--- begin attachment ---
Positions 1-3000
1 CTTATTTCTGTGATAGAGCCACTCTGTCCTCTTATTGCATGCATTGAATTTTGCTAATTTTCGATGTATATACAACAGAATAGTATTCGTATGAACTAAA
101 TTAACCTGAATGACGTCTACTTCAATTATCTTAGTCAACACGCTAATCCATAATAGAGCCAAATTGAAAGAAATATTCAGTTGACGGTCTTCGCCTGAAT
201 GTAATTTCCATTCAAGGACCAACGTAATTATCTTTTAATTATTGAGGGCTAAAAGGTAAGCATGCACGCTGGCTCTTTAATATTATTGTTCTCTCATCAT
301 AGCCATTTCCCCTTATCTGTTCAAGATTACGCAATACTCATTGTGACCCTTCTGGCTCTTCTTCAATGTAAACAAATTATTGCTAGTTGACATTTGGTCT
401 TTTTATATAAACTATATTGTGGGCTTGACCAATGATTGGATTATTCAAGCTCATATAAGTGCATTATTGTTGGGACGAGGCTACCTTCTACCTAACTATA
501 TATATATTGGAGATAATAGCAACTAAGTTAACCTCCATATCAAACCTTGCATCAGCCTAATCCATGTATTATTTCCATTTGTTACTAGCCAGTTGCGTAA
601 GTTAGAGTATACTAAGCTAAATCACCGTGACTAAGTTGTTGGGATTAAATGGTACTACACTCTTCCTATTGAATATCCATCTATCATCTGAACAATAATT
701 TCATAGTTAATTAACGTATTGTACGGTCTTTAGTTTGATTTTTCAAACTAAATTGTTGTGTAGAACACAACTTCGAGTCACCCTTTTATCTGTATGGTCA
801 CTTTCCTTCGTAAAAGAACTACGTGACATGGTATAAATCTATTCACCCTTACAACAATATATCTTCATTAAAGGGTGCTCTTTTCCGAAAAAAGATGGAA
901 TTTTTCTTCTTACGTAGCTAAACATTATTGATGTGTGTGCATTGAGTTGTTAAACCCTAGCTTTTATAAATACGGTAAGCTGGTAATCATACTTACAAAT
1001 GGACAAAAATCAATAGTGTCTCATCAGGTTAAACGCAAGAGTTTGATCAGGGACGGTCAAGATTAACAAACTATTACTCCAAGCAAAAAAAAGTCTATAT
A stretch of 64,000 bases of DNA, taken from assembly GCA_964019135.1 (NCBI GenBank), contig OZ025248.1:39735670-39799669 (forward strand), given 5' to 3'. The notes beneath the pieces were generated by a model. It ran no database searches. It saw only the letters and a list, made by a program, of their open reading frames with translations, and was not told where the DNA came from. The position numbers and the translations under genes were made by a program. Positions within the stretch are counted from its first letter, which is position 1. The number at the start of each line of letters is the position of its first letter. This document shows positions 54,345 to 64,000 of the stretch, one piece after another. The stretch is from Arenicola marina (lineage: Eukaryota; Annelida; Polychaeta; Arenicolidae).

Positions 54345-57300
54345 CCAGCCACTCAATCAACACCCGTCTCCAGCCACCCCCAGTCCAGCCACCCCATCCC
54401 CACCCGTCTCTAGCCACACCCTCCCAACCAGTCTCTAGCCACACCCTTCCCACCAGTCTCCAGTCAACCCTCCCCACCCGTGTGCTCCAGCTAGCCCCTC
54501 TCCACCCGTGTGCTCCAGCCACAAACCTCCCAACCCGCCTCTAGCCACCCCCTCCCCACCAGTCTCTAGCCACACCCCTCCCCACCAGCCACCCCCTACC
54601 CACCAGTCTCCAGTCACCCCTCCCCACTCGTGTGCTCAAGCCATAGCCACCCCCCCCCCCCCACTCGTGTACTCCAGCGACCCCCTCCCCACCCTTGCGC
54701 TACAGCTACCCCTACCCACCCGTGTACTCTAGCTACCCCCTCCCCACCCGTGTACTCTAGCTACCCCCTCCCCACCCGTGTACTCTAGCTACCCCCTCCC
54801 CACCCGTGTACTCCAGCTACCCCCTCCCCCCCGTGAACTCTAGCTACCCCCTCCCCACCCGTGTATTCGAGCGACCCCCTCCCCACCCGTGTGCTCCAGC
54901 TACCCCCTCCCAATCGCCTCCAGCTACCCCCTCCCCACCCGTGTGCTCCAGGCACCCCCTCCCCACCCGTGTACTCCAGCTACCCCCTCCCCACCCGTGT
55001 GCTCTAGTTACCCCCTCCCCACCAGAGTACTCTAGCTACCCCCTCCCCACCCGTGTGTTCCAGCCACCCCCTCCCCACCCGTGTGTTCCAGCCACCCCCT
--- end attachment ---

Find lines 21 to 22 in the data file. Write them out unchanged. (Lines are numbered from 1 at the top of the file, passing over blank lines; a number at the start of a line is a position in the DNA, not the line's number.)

54901 TACCCCCTCCCAATCGCCTCCAGCTACCCCCTCCCCACCCGTGTGCTCCAGGCACCCCCTCCCCACCCGTGTACTCCAGCTACCCCCTCCCCACCCGTGT
55001 GCTCTAGTTACCCCCTCCCCACCAGAGTACTCTAGCTACCCCCTCCCCACCCGTGTGTTCCAGCCACCCCCTCCCCACCCGTGTGTTCCAGCCACCCCCT